I wrote in July of 2007 that a significant number of people would start to make different decisions at $5 a gallon. On the other hand I've read realtors claiming that the bubble popped when gas hit $3 a gallon, and people started worrying the cost of exurban commutes.
It's not just the absolute costs of course, it's the trend line. So if gas goes from $3 a gallon now to $5 a gallon in 2011, then people will react as much to the trend line as to the absolute value. If the price hits $5 a gallon in 2010 then the reaction will be even stronger.
On the other hand someone who does this sort of thing for a living things the price will have to hit $13 or so to force a "radical restructuring":
FuturePundit: Peak Oil By 2012?:I was thinking in terms of "start to change" when I picked $5 a gallon, radical change is a few steps beyond that.
.... Energy analyst Charles T. Maxwell thinks gasoline prices in the US will need to more than triple to force Americans into a radical restructuring of how they live.
Maxwell said it will take $12 to $15 a gallon to get Americans to let go of what he called the “precious freedom of mobility.” As much as Maxwell laments the loss, he sees no other way for the U.S. to impose enough conservation to deal with the growing imbalance between oil demand and supply that he sees developing around 2010 and getting worse in 2012 or 2013, as the world hits a “peak” in conventional oil production...
Maxwell is elsewhere quoted as predicting "peak oil" in 2012-2013 resulting in a steady "rise starting in 2010, reaching $180 a barrel in 2015 and $300 a barrel in 2020". Since we're about $100 a barrel now, we wouldn't hit his "radical change" date until after 2025 or so.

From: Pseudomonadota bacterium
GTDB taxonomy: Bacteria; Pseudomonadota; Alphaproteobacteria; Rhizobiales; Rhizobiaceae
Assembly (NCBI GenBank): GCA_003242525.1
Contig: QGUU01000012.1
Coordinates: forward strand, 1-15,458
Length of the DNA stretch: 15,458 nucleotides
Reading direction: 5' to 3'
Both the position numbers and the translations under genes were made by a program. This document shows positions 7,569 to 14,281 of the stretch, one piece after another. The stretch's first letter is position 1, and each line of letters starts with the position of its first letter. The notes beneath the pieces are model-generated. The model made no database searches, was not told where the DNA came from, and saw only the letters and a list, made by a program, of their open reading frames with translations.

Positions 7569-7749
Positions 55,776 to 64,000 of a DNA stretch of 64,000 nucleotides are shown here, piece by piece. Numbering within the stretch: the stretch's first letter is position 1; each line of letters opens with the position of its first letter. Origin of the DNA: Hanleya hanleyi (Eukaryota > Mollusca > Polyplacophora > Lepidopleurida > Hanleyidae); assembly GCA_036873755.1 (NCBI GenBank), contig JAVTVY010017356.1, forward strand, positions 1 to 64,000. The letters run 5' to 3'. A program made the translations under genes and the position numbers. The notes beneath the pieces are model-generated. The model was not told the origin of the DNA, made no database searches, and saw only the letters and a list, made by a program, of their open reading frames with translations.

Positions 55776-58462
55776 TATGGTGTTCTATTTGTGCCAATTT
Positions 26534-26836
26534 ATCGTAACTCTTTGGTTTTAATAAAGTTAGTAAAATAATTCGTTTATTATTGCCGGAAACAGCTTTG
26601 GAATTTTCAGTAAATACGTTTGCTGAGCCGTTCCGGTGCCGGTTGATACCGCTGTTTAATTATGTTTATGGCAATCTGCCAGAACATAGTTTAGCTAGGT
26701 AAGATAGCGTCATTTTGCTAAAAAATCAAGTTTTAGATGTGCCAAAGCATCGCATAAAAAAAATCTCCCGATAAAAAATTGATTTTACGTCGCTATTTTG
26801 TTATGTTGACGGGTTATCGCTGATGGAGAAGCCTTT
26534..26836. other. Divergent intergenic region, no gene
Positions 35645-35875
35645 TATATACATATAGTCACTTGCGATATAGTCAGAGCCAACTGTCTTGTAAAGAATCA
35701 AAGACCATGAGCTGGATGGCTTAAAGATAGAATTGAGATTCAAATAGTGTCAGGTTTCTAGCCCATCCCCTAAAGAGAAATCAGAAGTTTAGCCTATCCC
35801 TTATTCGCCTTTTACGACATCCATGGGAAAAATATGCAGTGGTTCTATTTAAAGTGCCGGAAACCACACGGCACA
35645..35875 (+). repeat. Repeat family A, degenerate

I'd love to see an economist make some predictions here based on the historical record, though I have a hard time thinking of a precedent in an industrial economy outside of wartime.
As I've written previously our confusing situation may become clear within the next six months:
...If the price of oil is above $105 a barrel in August of 2008 then Peak Oil is on the sooner rather than later, and the world I grew up in is shuffling away -- sooner than I'd expected...If we are at or above $105 in August I think we'll see a gradual and continuous change rather than a radical disruption. The price signals will be relatively clear with smooth trendlines.
This isn't, of course, good news for the survival of human civilization. Unless we put a very large carbon-tax-equivalent on coal, humanity will start burning massive amounts of coal to power our electric cars and to create various fuel products. Our carbon dioxide output will skyrocket -- even as our mobility and our gasoline consumption start to plateau. We'll push past the ancient maxima for CO2 and bake much of our habitat.
We need a technologic miracle, but in the meantime we need a carbon-tax-equivalent on coal.